While this critical thinking may help you (At work, it did help me get the detailed user requirement because the initial requirement was too vague that I had to bombard them with questions until everything is clear). At some point nearing the deadline, you have to make a compromise not to question thing and just do it or it won't make in time.

Coding really does feel more like literature to me than mathematical in any way. It's somewhere in-between, like more structured than writing, but less restrained than math. It's patterned enough to be easily learned, but still flexible enough to be limitless. My brain likes. A lot.
Welcome. How long have you been coding?

But yeah, IDK about coding "better" - I know I also don't abide by some of the "best practices" I do know about, and don't even know what many more of them are, haha. I'm sure my code is a mess and would be sloppy and incomprehensible to anyone else... but if it works, it works! :kaohi: It's just a reflection of the chaos of my mindscape, but it works!
Best practices are crap (example). Start questioning why is it a thing rather than blindly following. Just like you usually do.
 

HexMozart88

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Mental condition aside, instead of labeling them as Neurodivergence, OCD, or Autism (I believe labels will only put you in a cage)
I kind of get what you're saying, but having a diagnosis and using it as a label aren't the same thing. Like, I have anxiety. I just do. That's not me labeling myself. If I make it the sole aspect of my personality, that's labeling, but saying you have a condition is not labeling.
 

TheoAllen

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I kind of get what you're saying, but having a diagnosis and using it as a label aren't the same thing. Like, I have anxiety. I just do. That's not me labeling myself. If I make it the sole aspect of my personality, that's labeling, but saying you have a condition is not labeling.
"I've been diagnosed" is not labeling.
"I can/can't do this because I am..." is labeling.
Just say "I'm not suitable for that/I don't like it"
 

TheAM-Dol

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That perhaps this is why it's been so easy to pick up on for me, like immersing myself in another country and picking up their language.
Ah, way to make me feel terrible about myself :LZSlol: Every time I meet someone new here:
Them: "Can you speak our language?"
Me: "mmm...no, sorry, only a little bit."
Them: "That's okay, it's a tough language, you'll get it eventually. By the way, how long have you lived in our country?"
Me: "..............6 years............"
Them: "Oh........oh..............is that so?..................Our language must be......really.........difficult....................."

:LZSteary:
 

Ratatattat

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you mean *common sense*?
Erm... no, I don't think you understand what I'm talking about haha. We're on like, two totally different brainwaves here :kaoswt2: I mean, you don't have to agree about any specific correlation between neurodivergence and being good at a particular thing, but simply not believing in the concept of predisposition is a different thing entirely? I already explained what it means, and it is a real thing, objectively.
"predisposition" is wrongfully used to "diagnose" things that shouldn't be a problem.
they're only a problem when they would help bring about the solution to the one problem that is the system keeping people from solving the one problem.
that is, that people should ask more "what's the problem" and less "what's the solution to this".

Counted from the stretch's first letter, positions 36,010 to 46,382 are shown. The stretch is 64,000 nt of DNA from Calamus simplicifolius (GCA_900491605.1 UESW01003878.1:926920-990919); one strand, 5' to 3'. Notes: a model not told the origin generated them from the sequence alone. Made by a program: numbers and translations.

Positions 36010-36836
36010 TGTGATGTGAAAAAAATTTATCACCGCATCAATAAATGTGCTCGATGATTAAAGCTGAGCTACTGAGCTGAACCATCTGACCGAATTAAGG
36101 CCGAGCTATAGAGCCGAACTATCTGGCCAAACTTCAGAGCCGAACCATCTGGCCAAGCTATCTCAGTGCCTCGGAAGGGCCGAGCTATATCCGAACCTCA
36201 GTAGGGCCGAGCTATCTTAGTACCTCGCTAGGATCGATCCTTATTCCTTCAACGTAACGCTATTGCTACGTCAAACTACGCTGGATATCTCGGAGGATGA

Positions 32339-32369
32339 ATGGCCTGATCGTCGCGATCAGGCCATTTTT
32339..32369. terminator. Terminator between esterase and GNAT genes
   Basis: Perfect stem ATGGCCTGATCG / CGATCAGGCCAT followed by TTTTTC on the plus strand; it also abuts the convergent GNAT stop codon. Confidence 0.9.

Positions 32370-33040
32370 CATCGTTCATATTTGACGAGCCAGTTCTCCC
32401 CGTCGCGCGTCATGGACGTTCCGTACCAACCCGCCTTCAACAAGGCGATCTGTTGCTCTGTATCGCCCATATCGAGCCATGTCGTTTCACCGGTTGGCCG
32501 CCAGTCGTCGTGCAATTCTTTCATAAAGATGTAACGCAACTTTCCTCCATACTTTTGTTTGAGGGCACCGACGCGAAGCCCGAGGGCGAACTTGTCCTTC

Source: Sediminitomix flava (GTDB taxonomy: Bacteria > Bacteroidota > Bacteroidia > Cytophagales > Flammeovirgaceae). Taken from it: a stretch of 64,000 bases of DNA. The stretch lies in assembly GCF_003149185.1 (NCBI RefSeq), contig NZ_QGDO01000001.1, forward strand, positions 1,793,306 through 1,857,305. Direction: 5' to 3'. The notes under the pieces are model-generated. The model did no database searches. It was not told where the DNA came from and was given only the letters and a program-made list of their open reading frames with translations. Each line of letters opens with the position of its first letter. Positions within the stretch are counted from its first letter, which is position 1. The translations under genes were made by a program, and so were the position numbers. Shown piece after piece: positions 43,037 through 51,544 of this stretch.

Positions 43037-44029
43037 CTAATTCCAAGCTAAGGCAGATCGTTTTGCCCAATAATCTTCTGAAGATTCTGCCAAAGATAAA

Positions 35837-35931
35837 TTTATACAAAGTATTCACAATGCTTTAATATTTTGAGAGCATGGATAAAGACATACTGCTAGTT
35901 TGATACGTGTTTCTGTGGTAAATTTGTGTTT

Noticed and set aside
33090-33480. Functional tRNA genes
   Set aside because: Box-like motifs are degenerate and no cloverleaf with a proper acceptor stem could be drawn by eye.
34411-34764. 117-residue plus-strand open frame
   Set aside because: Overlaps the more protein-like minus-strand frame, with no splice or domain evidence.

"you're sick! take this pill".... yeah, but *why* is the person sick? what's causing it?
"well, the symptoms are...." yeah, of the thing you already know is there! what is *behind* it?! how did this get to be!?
I don't know if you have some specific experience that you're projecting here, but I completely fail to see how the concept of "predisposition" has literally anything to do with any part of what you've just described. I have never, ever, ever seen the idea of someone having a "predisposition" toward something being used against them in this way? That makes literally no sense...



Either I've just got dyslexia from reading your post or my English isn't good enough. I don't seem to get the point of your first half of the post. But I think I know what you're trying to tell in the second half.
That's fair, I took a long road to get there haha! The first part was trying to give y'all a look into some of the oddly specific ways my brain works on a daily basis, and then comparing how similar it is to how one has to think when coding.
instead of labeling them as Neurodivergence, OCD, or Autism (I believe labels will only put you in a cage)
As someone with Autism, ADHD, and OCD, I prefer to be honest about acknowledging who and what I am, and having "labels" as you call them have personally helped me know where to look for resources and support to understand myself and manage my symptoms :kaohi:So it's a "to each their own" situation - I cannot, and will not, ever tell someone they must identify with or live by labels, but in return I ask others to refrain from telling me I shouldn't, or that it's restrictive in any way... because that has not been my experience.
I would label them as "critical thinking" (or in a label that most people hate, it's "talent")
Related, but still just a side note, there is a lot more to any given "condition" than just generic traits like "critical thinking" or "talent", etc. I would be truly insulted if someone tried to chalk my Autism up to just "awkwardness", or reduce my ADHD to "distractibility", or grossly mislabel my OCD as "perfectionism"... there are about a million different things that make up each, that aren't necessarily a common experience for the average person. This is just a fact. Doesn't make me special, it just means some of my traits must be considered differently than the same (or similar) traits in others. For example, making lists and organizing might help most people keep on top of things. It doesn't help me because I cannot stick to lists or plans without the help of medication. My "distractibility" isn't the same as a non-ADHD person's "distractibility". Not better or worse, just different.